As summer turns to fall, it becomes time to consider what some of the best songs and albums released in country and roots music this year might be. Of course this is always a subjective exercise, but rarely do the most worthy titles rise out of the crowd of recorded works to win a Grammy or a CMA Award. Emily Scott Robinson’s Traveling Mercies, and Charles Wesley Godwin’s Seneca Creek are titles likely to be passed over for the biggest of industry awards, but that doesn’t mean both are not worthy as being considered among the year’s best. Both are regularly cited by well-informed fans when talk turns to the best records that have been released in 2019 so far.
The 2019 installment of AmericanaFest seemed especially packed with top-level talent, and both Emily Scott Robinson and Charles Wesley Godwin made the trek to Nashville hoping to put renewed interest behind their 2019 efforts. And like their albums, they both stood out in the crowded field of country and roots music performers and hopefuls.
Emily Scott Robinson is a songwriter in the purest sense who dropped out of living the regular life to travel the country in a motorhome to share her stories. Traveling Mercies is the perfect encapsulation of her journey, from “Borrowed Rooms and Old Wood Floors,” to the the honky tonk of “White Hot Country Mess.” The record also feels potently relevant to 2019, especially the song “The Dress,” which might be one of the year’s best.
When Emily Scott Robinson took the stage at 3rd and Lindsley—one of Nashville’s best listening rooms—she proved her magic wasn’t just resigned to her recording efforts. Her command of attention through her skill with storytelling behind a supple voice kept the impressive crowd compelled throughout the show, making it one of the standout sets of the 2019 AmericanaFest season. Whether playing with her band, or hushing the room performing solo as she did with “The Dress,” Robinson proved she was worthy of greater attention.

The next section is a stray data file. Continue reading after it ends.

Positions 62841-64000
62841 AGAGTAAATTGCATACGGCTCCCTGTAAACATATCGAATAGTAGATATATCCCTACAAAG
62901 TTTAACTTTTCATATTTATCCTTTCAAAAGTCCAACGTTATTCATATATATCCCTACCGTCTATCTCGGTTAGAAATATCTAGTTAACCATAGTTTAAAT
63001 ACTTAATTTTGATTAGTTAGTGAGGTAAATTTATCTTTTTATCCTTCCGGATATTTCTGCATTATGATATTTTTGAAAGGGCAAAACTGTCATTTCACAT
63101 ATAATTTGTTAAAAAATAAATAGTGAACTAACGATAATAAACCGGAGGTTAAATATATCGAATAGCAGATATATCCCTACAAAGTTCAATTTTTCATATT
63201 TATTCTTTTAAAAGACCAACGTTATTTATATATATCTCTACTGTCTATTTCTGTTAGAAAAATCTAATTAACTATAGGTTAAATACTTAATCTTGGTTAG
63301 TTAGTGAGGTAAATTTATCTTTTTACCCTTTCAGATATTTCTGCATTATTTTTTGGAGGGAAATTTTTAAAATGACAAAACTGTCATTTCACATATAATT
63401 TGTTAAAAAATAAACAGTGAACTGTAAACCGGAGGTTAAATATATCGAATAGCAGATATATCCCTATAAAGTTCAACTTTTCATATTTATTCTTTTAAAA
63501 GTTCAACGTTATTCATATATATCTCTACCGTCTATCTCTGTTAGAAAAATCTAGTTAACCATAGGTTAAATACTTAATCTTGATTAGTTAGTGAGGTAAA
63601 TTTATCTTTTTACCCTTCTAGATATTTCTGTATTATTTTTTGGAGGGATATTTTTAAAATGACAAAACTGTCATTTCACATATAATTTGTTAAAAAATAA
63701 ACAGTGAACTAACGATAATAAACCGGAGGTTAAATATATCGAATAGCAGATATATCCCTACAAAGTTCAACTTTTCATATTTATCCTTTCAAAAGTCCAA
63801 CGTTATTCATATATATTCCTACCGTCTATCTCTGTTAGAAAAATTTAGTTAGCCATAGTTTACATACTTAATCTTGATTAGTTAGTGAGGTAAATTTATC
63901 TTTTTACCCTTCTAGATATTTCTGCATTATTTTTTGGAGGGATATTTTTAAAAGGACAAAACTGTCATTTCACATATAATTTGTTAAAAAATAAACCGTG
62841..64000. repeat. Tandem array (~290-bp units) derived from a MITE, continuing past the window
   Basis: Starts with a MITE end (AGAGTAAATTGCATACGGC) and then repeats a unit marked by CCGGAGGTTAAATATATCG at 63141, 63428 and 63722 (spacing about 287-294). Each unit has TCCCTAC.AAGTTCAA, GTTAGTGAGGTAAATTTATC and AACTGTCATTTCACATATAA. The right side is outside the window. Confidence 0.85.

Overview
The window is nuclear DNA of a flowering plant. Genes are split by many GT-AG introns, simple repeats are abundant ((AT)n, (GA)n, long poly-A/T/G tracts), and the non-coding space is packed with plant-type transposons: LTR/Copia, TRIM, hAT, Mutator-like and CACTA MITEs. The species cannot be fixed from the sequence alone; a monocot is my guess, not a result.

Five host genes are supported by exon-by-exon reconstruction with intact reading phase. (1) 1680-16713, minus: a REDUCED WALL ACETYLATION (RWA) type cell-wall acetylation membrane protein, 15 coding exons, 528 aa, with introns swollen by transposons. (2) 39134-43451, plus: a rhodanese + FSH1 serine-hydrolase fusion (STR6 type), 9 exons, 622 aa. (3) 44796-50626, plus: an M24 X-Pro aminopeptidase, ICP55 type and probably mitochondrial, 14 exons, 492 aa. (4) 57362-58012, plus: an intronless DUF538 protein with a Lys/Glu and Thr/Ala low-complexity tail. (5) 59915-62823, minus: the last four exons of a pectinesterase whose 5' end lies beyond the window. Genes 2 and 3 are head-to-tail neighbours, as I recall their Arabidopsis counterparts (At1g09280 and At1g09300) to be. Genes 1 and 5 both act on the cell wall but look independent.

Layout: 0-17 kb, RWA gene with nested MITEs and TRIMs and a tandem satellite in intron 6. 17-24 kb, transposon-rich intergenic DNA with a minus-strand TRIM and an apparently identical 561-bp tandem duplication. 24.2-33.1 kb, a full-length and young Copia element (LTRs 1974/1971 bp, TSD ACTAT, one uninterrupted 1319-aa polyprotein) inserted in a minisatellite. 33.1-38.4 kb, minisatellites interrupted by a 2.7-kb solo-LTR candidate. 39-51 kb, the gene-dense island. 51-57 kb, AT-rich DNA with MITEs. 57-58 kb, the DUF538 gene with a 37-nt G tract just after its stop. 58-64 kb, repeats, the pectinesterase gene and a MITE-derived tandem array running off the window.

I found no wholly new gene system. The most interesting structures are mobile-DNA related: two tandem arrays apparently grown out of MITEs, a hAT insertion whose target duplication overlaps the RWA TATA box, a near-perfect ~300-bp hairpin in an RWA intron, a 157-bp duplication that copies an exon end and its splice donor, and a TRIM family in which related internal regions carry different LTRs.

Charles Wesley Godwin doesn’t always tour with a band like he did to AmericanaFest, and when he took the stage on the 5th floor club of Nashville’s Cambria Hotel, it was truly a rare performance. Recently signed to True Grit Management—which also presides over big names like Cody Jinks and Whitey Morgan—he came to AmericanaFest as a name on the rise, and left a deep impression on the assembled crowd. Similar to Emily Scott Robinson, Godwin could entertain with a full band behind him, or manage the intimate moments and hush a room with just his voice and acoustic guitar, sharing very personal stories tied to his West Virginia home and upbringing.
With both these artists, it’s the personal nature of their stories, the spellbinding aspect of their songwriting, and their skill as performers that make them full contenders to represent the future of independent country and roots music. Flubs can be fixed in the studio, and session players can embellish the efforts of a performer. But the live context is where you can really take the measure of an artist and if their worthy of the highest praise. Both Emily Scott Robinson and Charles Wesley Godwin shined in their opportunities, and fortified themselves as top contenders for 2019 end-of-year honors.